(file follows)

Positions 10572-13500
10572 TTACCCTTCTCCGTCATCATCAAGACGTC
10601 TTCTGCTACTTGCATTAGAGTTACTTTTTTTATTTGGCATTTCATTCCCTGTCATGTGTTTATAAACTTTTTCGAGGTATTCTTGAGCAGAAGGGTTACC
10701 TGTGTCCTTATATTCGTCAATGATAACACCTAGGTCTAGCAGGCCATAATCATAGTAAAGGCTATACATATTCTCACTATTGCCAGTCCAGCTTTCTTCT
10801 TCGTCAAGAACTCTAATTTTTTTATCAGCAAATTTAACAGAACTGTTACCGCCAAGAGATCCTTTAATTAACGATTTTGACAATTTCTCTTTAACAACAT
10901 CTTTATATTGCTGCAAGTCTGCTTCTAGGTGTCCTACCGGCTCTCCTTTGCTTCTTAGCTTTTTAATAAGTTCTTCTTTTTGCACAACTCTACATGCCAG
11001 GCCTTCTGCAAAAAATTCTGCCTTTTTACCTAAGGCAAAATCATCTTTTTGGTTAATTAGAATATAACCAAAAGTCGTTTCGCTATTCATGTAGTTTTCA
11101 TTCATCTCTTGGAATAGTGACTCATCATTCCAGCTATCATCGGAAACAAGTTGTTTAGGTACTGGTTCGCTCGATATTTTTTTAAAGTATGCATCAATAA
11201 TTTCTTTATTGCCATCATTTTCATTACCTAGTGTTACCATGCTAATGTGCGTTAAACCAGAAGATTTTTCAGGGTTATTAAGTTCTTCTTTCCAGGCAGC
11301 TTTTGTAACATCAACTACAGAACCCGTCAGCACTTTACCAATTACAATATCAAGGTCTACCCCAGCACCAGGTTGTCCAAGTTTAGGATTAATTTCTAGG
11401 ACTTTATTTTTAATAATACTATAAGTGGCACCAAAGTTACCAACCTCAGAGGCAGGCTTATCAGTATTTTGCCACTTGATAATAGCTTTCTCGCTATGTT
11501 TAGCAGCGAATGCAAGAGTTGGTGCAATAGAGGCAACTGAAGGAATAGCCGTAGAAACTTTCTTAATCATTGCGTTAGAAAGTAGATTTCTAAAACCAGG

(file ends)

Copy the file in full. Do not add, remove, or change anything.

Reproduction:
Positions 10572-13500
10572 TTACCCTTCTCCGTCATCATCAAGACGTC
10601 TTCTGCTACTTGCATTAGAGTTACTTTTTTTATTTGGCATTTCATTCCCTGTCATGTGTTTATAAACTTTTTCGAGGTATTCTTGAGCAGAAGGGTTACC
10701 TGTGTCCTTATATTCGTCAATGATAACACCTAGGTCTAGCAGGCCATAATCATAGTAAAGGCTATACATATTCTCACTATTGCCAGTCCAGCTTTCTTCT
10801 TCGTCAAGAACTCTAATTTTTTTATCAGCAAATTTAACAGAACTGTTACCGCCAAGAGATCCTTTAATTAACGATTTTGACAATTTCTCTTTAACAACAT
10901 CTTTATATTGCTGCAAGTCTGCTTCTAGGTGTCCTACCGGCTCTCCTTTGCTTCTTAGCTTTTTAATAAGTTCTTCTTTTTGCACAACTCTACATGCCAG
11001 GCCTTCTGCAAAAAATTCTGCCTTTTTACCTAAGGCAAAATCATCTTTTTGGTTAATTAGAATATAACCAAAAGTCGTTTCGCTATTCATGTAGTTTTCA
11101 TTCATCTCTTGGAATAGTGACTCATCATTCCAGCTATCATCGGAAACAAGTTGTTTAGGTACTGGTTCGCTCGATATTTTTTTAAAGTATGCATCAATAA
11201 TTTCTTTATTGCCATCATTTTCATTACCTAGTGTTACCATGCTAATGTGCGTTAAACCAGAAGATTTTTCAGGGTTATTAAGTTCTTCTTTCCAGGCAGC
11301 TTTTGTAACATCAACTACAGAACCCGTCAGCACTTTACCAATTACAATATCAAGGTCTACCCCAGCACCAGGTTGTCCAAGTTTAGGATTAATTTCTAGG
11401 ACTTTATTTTTAATAATACTATAAGTGGCACCAAAGTTACCAACCTCAGAGGCAGGCTTATCAGTATTTTGCCACTTGATAATAGCTTTCTCGCTATGTT
11501 TAGCAGCGAATGCAAGAGTTGGTGCAATAGAGGCAACTGAAGGAATAGCCGTAGAAACTTTCTTAATCATTGCGTTAGAAAGTAGATTTCTAAAACCAGG